Lake Wilcox - park context, location and site photos

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QUICK FACTS

Surface area of 55.6 ha

Watershed area of 489.3 ha (including Lake St. George watershed)

Maximum depth of 17.4 m

Shoreline perimeter of 2.90 km

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Key Themes

Themes evolved from stakeholder and First Nations workshops and research. 


Cultural Heritage 

-Archeologicial 

- Settlement and Community 


Natural Heritage 

- Wildlife 

- Geology and Glaciers 

- Water

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Journey walkways

The Lake Wilcox Walkway is made of stone and aggregates.

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Granite boulders, cobblestone, limestone armourstone blocks and granite chip paving evoke the natural history of the kettle lake, the Oak Ridges Moraine and the glacier-carved site features.

There are even white-tailed deer, beaver, painted turtle, red fox and grey tree frog paw prints along the walkway.

ARCHAEOLOGICAL Gathering Area

Gathering Circle Planting and Turtle Sculpture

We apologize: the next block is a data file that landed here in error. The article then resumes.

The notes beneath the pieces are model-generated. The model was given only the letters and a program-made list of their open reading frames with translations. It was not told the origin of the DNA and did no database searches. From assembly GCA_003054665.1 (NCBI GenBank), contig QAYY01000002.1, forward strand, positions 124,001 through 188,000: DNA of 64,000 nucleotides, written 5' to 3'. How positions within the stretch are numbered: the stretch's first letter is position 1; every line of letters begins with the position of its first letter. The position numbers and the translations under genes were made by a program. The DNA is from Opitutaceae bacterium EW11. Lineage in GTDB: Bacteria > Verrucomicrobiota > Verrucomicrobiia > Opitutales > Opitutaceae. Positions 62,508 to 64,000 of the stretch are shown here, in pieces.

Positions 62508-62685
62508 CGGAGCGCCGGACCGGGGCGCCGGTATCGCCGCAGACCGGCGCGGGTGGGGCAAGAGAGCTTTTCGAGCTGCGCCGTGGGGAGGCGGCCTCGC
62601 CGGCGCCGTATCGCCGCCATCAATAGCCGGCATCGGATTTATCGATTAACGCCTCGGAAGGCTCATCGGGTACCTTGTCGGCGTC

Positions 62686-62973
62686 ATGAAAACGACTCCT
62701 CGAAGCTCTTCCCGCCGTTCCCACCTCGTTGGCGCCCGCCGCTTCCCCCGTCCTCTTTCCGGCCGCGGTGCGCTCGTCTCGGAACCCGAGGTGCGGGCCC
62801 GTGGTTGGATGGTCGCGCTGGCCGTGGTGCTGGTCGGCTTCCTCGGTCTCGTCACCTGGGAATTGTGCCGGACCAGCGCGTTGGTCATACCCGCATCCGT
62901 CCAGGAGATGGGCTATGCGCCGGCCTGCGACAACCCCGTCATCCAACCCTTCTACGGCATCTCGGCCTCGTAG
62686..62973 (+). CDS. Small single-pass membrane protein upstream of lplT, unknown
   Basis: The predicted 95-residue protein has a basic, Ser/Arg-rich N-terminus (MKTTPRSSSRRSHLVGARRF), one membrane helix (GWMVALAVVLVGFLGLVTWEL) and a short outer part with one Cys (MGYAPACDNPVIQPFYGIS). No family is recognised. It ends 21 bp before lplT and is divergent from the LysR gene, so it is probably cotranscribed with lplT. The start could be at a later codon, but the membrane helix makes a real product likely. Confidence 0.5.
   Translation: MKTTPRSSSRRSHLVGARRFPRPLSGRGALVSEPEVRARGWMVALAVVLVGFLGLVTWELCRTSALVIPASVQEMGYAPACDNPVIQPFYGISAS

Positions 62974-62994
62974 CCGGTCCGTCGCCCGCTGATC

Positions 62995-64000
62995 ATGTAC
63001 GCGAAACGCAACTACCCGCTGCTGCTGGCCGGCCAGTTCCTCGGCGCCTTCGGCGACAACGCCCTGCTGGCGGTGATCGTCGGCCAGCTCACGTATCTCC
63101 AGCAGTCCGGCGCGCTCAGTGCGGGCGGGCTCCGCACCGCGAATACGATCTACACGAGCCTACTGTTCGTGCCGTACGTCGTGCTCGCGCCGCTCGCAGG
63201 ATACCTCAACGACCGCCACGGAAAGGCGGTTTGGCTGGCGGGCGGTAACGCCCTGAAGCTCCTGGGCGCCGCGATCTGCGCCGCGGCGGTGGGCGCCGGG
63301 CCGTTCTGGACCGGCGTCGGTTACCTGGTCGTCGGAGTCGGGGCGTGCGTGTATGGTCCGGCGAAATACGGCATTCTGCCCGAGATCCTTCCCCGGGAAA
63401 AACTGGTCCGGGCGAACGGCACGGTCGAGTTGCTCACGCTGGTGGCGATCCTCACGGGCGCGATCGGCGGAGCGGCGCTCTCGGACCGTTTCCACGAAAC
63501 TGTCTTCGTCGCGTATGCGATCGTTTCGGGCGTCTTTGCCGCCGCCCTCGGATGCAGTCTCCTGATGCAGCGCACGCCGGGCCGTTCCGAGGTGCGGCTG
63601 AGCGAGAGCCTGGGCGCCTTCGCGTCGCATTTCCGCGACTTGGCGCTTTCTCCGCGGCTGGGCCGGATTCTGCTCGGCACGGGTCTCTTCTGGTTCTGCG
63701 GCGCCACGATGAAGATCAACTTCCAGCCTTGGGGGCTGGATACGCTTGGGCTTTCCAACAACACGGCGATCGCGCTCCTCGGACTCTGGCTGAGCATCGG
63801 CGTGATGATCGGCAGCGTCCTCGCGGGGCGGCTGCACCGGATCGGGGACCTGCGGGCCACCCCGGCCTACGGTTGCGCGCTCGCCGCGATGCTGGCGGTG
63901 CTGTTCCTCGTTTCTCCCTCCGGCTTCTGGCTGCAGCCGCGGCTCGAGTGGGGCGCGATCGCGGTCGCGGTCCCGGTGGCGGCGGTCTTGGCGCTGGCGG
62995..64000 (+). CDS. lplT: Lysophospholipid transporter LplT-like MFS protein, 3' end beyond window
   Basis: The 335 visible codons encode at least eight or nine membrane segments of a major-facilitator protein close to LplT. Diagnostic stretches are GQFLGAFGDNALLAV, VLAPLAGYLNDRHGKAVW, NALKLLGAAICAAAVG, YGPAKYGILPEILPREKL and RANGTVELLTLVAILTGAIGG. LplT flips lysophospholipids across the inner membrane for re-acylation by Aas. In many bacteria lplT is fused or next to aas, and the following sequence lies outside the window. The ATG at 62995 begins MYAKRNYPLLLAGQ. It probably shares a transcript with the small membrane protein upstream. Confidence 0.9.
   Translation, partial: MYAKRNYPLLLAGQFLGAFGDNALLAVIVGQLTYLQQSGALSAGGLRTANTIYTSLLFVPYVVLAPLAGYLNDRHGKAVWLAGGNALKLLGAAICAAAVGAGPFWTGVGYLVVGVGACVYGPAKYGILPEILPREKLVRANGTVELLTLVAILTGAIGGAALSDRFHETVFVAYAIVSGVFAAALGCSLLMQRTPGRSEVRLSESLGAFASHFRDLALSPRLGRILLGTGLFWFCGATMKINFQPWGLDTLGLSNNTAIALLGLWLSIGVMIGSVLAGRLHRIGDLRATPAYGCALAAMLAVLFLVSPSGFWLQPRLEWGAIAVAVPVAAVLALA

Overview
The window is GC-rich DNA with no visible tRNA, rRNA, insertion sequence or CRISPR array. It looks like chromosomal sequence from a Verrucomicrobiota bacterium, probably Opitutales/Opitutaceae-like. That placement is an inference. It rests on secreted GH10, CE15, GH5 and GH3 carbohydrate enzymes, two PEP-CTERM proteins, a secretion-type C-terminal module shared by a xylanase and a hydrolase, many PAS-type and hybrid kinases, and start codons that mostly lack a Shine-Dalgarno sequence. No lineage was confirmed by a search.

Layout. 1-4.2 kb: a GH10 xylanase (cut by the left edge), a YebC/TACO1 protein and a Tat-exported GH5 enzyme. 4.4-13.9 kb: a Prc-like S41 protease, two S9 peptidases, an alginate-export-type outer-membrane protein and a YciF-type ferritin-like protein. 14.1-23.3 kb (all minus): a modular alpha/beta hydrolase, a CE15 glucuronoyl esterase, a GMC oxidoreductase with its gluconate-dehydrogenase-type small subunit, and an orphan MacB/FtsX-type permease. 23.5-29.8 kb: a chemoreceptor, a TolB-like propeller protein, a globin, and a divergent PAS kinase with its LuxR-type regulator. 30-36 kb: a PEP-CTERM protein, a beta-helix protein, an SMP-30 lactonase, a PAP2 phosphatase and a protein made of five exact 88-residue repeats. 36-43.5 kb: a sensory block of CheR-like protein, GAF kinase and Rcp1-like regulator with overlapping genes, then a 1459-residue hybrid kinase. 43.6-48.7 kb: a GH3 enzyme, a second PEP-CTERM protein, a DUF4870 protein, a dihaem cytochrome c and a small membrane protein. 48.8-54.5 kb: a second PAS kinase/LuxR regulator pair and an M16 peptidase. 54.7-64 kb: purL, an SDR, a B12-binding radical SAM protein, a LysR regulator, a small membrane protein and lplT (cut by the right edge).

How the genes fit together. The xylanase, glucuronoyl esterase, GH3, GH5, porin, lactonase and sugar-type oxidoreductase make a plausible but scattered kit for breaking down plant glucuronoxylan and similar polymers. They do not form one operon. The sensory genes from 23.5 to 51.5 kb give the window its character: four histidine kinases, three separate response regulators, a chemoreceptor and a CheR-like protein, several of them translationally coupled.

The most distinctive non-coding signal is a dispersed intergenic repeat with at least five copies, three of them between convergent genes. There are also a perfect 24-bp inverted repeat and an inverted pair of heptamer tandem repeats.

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"The snapping turtle called all the other animals to aid in saving the divine woman's life. The animals decided the woman needed earth to live on. Turtle said "Dive down in the water and bring up some earth"


So they did that, those animals. A beaver went down. A muskrat went down. Others stayed down too long, and they died.

Each time, Turtle looked inside their mouths when they came up, but there was no earth to be found.


Toad went under the water. He stayed too long, and nearly died. But when turtle looked inside Toad's mouth, he found a little earth. The woman took it and put it all around on Turtle's shell. That was the start of the earth."

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19th Century Settlement

Fun Fact

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Lake Wilcox was named after Colonel William Willcocks who was a pioneer in York, and in 1802 was Judge of the Home District Court. His daughter Phoebe, married William Warren Baldwin and their oldest son was Robert, born in 1804, who was later Attorney Governor for Upper Canada.

VISTAS - OUTDOOR CLASSROOM

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